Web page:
Star fined $100m and threatened with a 90-day suspension of its Queensland casino licence

<span>Photograph: Jono Searle/AAP</span>
Photograph: Jono Searle/AAP

The Queensland government has fined Star Entertainment Group $100m and threatened a 90-day suspension of its casino licence if it does not “remediate its management and operations”, having earlier been found unsuitable to hold a licence.

Star runs casinos in Gold Coast and Brisbane, and plans to move its Brisbane operation from the old Treasury building to an under-construction $3.6bn development at Queen’s Wharf next year.

In October former judge Robert Gotterson foundthe company was unsuitable to hold a casino licence and has been guilty of a serious dereliction of its anti-money laundering responsibilities. Gotterson also found Star had deliberately misled the regulator and had a poor corporate culture with a “one-eyed focus” on profit at the expense of patrons.

On Friday, the state attorney-general, Shannon Fentiman, announced penalties totalling $100m in fines, a 90-day suspension of Star’s casino licence – deferred until 1 December 2023 – and the appointment of a special manager.

Related: Financial watchdog Austrac alleges Star casino breaking anti-money laundering laws

Queensland has appointed Nicholas Weekes, of Wexted Advisors, who was also appointed to take control of Star’s New South Wales operations after similar findings were made after an inquiry in that state. NSW also fined Star $100m.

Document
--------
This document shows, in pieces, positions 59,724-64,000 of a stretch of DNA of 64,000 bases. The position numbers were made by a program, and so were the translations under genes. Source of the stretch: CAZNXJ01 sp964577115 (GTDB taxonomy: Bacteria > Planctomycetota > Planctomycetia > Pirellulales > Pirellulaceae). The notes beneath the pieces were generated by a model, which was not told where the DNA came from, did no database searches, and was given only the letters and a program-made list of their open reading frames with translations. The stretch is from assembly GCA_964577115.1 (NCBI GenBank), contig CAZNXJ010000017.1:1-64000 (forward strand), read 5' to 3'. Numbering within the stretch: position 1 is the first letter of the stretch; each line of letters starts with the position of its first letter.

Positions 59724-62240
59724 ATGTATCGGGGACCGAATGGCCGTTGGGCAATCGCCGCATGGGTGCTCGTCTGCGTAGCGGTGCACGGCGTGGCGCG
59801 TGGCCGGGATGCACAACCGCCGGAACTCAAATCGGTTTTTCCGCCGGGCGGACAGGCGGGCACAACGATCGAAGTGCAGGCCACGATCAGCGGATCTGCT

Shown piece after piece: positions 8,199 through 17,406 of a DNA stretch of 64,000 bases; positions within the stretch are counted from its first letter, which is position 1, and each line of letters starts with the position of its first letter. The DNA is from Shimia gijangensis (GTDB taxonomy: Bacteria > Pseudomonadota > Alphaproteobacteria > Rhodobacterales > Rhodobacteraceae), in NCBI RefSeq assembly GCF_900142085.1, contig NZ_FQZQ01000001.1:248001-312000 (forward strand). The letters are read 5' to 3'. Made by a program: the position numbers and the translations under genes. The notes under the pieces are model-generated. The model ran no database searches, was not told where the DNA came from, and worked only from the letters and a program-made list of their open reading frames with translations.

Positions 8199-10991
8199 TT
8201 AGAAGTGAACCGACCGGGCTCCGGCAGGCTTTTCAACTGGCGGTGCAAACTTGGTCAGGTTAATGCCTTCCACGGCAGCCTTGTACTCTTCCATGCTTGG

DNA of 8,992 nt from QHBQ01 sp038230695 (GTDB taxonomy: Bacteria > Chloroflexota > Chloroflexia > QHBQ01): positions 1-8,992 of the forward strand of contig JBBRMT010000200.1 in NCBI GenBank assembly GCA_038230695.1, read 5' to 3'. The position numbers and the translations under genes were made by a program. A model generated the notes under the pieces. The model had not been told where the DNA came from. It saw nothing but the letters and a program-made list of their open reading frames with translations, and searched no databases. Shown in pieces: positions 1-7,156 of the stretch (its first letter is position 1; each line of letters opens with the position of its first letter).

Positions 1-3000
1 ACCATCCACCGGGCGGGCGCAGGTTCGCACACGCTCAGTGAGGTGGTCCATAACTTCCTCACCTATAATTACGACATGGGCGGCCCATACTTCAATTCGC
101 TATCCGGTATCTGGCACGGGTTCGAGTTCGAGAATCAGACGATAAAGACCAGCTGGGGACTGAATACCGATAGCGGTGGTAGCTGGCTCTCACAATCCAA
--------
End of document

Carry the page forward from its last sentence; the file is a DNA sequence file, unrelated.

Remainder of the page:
Fentiman said she was “appalled at the extent” of Star’s actions in welcoming excluded persons to their casinos and “the exorbitant incentives on offer for questionable gamblers”.

“Queensland casinos must operate with integrity – and it is clear that there have been major failings by the Star group and its entities,” she said.

Fentiman said the deferring of the licence suspension was an “incentive” for Star to get its house in order or face the prospect of shuttering the two Queensland casinos over Christmas next year, after the opening of Queen’s Wharf.

She said it would give the company the opportunity “to remediate its management and operations and get back to a position of suitability”.

“Should the Star make satisfactory progress towards rectifying these issues, the special manager and I may determine to postpone or rescind the suspension of licences,” she said.

“Having a special manager that monitors the operations of the Star in both states [NSW and Queensland] will ensure they will be looked at as one operating entity and provide consistency across jurisdictions.”

The new Queen’s Wharf casino, under construction by the Brisbane River, is being billed as a showpiece development. It is being built by Star and its Hong Kong-based partner, on land owned by the Queensland government.

Related: Star ‘unsuitable’ to hold a casino licence in Queensland, state government says

Queensland entered into the deal with the Star-led consortium in 2015.

With the development close to completion, revelations about the company’s actions and questions about its licence will likely overshadow next year’s planned opening.

Asked about the commercial agreements between Star and the state on Friday, Fentiman said they were commercial-in-confidence.

“Please rest assured … that we will be working very closely with the licence holder, with Queen’s Wharf, to ensure that either Star is suitable by the time it opens, or there will be conditions placed on its licence.”